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Twenty-percent of Colorado bumblebees are endangered

At Mesa Verde National Park in southern Colorado, a remarkable scene unfolds on a cliffside: a fuzzy bumblebee, Anthophora pueblo, diligently carves into the red sandstone, its powerful jaws creating a symphony of grinding sounds.

This industrious insect, native to Colorado and a recent discovery, captivates Adrian Carper, an entomologist at the University of Colorado Boulder and the CU Museum of Natural History.

“This is just one example of how crazily diverse our native bees are,” Carper marvels.

Colorado’s bumblebee pollinators in peril

Yet, Carper’s latest comprehensive report on Colorado’s native pollinators, co-authored with his team, paints a concerning picture.

Their research reveals a stark decline in pollinator populations over the past 35 years, with some species plummeting by more than half.

Alarmingly, about 20% of Colorado’s 24 native bumblebee species are on the brink of seeking federal protection under the Endangered Species Act.

“That’s a huge alarm call, and that’s only for species we have good data for,” Carper warns, suggesting the actual situation could be more dire.

The report, drawing on data from the Rocky Mountain Biological Laboratory, indicates a 61% decline in insect populations in high-elevation meadows, despite these areas being well-protected.

This decline encompasses a range of pollinators, including bees, butterflies, beetles, flies, and even mosquitoes, many of which are under-researched.

Bumblebees, agriculture and tourism

Colorado’s bees and other native pollinators are not just a vital component of the ecosystem; they are integral to the state’s agriculture and tourism.

Carper highlights the unique relationship between these pollinators and local flora.

For instance, the renowned Rocky Ford cantaloupes, native to southeastern Colorado, rely heavily on native squash bumblebees for pollination.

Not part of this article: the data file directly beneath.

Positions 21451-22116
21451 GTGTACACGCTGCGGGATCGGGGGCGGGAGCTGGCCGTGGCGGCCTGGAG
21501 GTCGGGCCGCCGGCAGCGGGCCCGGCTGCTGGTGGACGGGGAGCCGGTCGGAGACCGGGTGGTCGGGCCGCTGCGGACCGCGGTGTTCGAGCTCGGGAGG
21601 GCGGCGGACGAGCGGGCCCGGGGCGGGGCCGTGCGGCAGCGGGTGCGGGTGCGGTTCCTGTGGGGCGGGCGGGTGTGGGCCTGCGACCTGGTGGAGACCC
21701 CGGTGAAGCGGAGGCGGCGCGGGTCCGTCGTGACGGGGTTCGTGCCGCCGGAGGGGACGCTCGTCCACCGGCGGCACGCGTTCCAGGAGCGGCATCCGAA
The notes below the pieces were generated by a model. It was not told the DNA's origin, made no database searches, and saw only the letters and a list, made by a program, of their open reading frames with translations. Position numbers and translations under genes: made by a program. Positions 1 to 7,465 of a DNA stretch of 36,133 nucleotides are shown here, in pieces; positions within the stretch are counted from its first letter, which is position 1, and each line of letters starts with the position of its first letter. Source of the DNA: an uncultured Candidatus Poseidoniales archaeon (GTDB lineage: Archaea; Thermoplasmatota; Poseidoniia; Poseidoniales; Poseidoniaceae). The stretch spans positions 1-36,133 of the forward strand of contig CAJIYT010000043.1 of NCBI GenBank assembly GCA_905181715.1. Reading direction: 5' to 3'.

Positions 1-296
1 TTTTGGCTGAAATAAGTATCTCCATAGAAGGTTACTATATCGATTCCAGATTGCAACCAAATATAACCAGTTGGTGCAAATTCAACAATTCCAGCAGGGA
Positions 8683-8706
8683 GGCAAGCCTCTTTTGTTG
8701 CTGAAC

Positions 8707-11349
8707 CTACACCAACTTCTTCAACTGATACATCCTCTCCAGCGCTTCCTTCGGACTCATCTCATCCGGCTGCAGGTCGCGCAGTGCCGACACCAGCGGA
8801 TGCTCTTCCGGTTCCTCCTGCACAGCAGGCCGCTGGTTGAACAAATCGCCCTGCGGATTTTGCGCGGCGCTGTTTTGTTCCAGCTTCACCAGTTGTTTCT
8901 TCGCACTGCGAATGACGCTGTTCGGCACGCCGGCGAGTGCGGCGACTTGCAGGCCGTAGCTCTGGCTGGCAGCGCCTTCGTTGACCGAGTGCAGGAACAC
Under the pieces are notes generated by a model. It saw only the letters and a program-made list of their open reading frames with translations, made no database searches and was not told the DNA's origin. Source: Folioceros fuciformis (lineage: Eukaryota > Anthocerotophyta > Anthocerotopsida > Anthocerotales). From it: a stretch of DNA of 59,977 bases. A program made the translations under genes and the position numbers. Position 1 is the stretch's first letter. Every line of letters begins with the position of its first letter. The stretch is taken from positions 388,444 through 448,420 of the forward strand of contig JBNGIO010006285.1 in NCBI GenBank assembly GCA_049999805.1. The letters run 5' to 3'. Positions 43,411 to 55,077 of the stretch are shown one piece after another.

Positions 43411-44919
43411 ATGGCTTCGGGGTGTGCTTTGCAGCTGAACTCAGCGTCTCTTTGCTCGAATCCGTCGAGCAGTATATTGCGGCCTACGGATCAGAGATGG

These bees possess specialized hairs to handle the cantaloupe’s large pollen grains, a feature honeybees lack, making them inefficient pollinators for these flowers.

“Our native bees have co-evolved with our native plants. We recreate in our beautiful high alpine mountains, because they are covered in colorful wildflowers, which wouldn’t be there if they didn’t have our native pollinators to help them reproduce,” Carper explained.

“Additionally, those native plants are integral to our rangelands, supporting over $5 billion worth of livestock across the state,” said Carper.

Threats to native pollinators

The report identifies several threats to native pollinators: habitat loss, pesticide use, climate change, and the introduction of non-native species like honeybees.

The latter, despite their importance in agriculture, are not native to Colorado and have seen a surge in urban hive numbers.

This increase raises concerns about competition for food with native species and the potential spread of diseases and parasites.

“We need to better educate beekeepers on subjects like disease management and swarm control to mitigate honeybees’ impacts on native pollinators,” advises Carper.

Protecting Colorado’s bumblebees

To combat these threats, the report suggests strategies such as creating and connecting habitat patches and reducing pesticide use.

Carper also emphasizes the role individuals can play, advocating for the use of native plants in personal landscaping to support local pollinators.

In summary, while the Anthophora pueblo bumblebee showcases the unique biodiversity of Colorado’s pollinators, the stark reality of their declining numbers calls for immediate action.

Through a combination of research, education, and conservation efforts, there is hope for preserving these vital members of Colorado’s ecosystem and economy.


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